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Friday, October 26, 2012

Healthy Child Healthy World Partners with Parenting Experts in their Crusade Against Food Dye in Fruit Snacks

Lifestyle and wellness experts Erica Reid and Latham Thomas join forces with Healthy Child Healthy World in a petition to the Kellogg Company on the risks of food dye in fruit snacks

Non-profit Healthy Child Healthy World joins parenting and lifestyle experts Erica Reid and Latham Thomas in a petition targeting the Kellogg Company and asking John A. Bryant, President & CEO of Kellogg’s to take the first step in removing artificial food dyes from Kellogg’s children’s fruit snacks. Artificial food dyes have been linked to cancer, hyperactivity and allergies and does not belong in children’s fruit snacks. Many parents are unaware of the risks associated with food dyes and mistakenly assume “fruit snacks” are a healthier snack alternative for their children.

“I was absolutely one of those moms that gave both of my children fruit snacks thinking it was better than candy,” says Erica Reid, author of The Thriving Child, “At the time, I was not aware of the potential harm from food dyes and didn’t think twice because the word ‘fruit’ was attached. Now, I know better.”

Erica Reid and Latham Thomas are on a mission to educate parents about the risks of these snacks and implore parents to join them in their crusade to remove these harmful dyes from their children’s everyday snack foods.

“When Erica, Latham and I sat down to talk about this issue, we just knew we had to come together and take action. As mothers, we are concerned and worried about sugar but often don’t realize that it’s not just the sugar in these products that are affecting our children’s health. It’s the artificial food dyes too,” said Gigi Lee Chang, CEO of Healthy Child Healthy World.

Each year in the United States at least 15 million pounds of dyes are used in everything from candy and fruit snacks to pickles, bread, snack foods, sodas and dessert. Since 1955, there has been a five-fold increase in food dye consumption, according to the Center for Science in the Public Interest.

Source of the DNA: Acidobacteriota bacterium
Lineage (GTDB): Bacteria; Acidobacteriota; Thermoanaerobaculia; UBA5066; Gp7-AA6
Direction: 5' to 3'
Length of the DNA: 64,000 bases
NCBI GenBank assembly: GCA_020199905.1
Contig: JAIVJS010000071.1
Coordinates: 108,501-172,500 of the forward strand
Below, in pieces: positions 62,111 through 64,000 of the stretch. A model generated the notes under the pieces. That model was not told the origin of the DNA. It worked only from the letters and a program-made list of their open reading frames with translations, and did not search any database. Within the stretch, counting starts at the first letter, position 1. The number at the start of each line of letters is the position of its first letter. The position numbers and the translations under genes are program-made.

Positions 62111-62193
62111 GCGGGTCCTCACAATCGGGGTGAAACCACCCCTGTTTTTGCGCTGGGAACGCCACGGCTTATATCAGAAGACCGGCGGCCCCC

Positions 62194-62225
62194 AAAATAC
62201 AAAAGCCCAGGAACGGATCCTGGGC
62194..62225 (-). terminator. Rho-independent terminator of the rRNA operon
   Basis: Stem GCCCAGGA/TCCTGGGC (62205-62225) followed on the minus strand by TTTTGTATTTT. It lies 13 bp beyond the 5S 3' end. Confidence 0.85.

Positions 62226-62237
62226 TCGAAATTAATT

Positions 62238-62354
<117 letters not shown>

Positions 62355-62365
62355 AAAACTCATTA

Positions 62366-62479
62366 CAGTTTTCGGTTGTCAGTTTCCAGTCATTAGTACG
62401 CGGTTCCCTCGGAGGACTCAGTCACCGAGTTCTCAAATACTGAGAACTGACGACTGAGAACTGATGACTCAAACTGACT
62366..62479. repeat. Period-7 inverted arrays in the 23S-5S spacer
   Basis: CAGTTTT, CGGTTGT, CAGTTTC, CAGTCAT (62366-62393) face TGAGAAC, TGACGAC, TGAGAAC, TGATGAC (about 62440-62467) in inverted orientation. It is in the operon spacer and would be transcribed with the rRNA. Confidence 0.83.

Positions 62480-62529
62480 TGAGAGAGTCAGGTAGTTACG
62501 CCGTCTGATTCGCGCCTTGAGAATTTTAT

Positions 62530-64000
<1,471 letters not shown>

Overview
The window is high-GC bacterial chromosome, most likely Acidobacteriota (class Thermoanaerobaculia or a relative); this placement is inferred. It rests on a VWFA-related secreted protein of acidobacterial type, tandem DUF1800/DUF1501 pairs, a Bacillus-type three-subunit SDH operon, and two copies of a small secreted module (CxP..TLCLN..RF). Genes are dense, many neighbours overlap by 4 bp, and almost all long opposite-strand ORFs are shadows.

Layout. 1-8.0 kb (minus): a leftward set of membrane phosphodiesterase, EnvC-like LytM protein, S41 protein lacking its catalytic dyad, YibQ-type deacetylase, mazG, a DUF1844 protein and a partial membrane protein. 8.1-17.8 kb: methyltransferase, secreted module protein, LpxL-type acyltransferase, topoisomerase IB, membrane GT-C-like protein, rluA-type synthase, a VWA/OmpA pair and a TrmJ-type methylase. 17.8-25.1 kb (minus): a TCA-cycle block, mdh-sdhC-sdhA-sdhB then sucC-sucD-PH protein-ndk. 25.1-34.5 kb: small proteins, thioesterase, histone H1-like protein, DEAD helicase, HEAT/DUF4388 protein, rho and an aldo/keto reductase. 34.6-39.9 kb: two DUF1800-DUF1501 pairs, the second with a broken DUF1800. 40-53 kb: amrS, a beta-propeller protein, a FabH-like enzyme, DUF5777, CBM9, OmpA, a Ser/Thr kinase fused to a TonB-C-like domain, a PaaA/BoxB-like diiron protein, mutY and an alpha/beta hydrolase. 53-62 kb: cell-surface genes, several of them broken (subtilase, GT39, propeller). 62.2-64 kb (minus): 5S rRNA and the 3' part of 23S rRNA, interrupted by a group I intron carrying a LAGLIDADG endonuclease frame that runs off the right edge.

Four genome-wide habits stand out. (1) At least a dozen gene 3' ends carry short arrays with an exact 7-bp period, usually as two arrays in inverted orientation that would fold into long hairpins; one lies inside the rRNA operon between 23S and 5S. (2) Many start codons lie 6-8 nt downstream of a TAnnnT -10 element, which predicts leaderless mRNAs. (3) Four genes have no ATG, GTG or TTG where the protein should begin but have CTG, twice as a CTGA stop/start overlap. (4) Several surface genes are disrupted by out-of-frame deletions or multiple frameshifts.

In Britain, a warning label is required on all foods containing artificial food dyes. Kellogg’s Fruit Winders Snacks sold in Britain are made without food dyes, yet the United States’ equivalent still contains artificial colors. Several of the dyes used in the Kellogg Company’s fruit snacks, such as Yellow 5, Red 40, and Blue 1 are known to cause allergy-like effects. Another dye, Red 3, is a known carcinogen and has been linked to cancer.

Latham Thomas, a holistic lifestyle expert and Founder of says, “our children are consuming packaged foods and even with proper guidance it's hard for them to avoid the synthetic dyes, specifically in foods marketed to them. We are asking Kellogg to remove artificial food dyes from their fruit flavored snacks because not only do these products contain food dyes, but all the kids’ favorite cartoon characters and super heroes are on the box, making it that much harder to say no.”

"Artificial food dyes have been linked to hyperactivity, allergies and cancer, yet they are found everywhere from beverages to snack foods. For optimal health, parents would be well-advised to limit the amount of food dyes their children consume," said Alan Greene, MD, a leading pediatrician and author of Raising Baby Green.

For more information and/or to sign Erica Reid and Latham Thomas’ petition to John A. Bryant, President & CEO Kellogg Company, please visit

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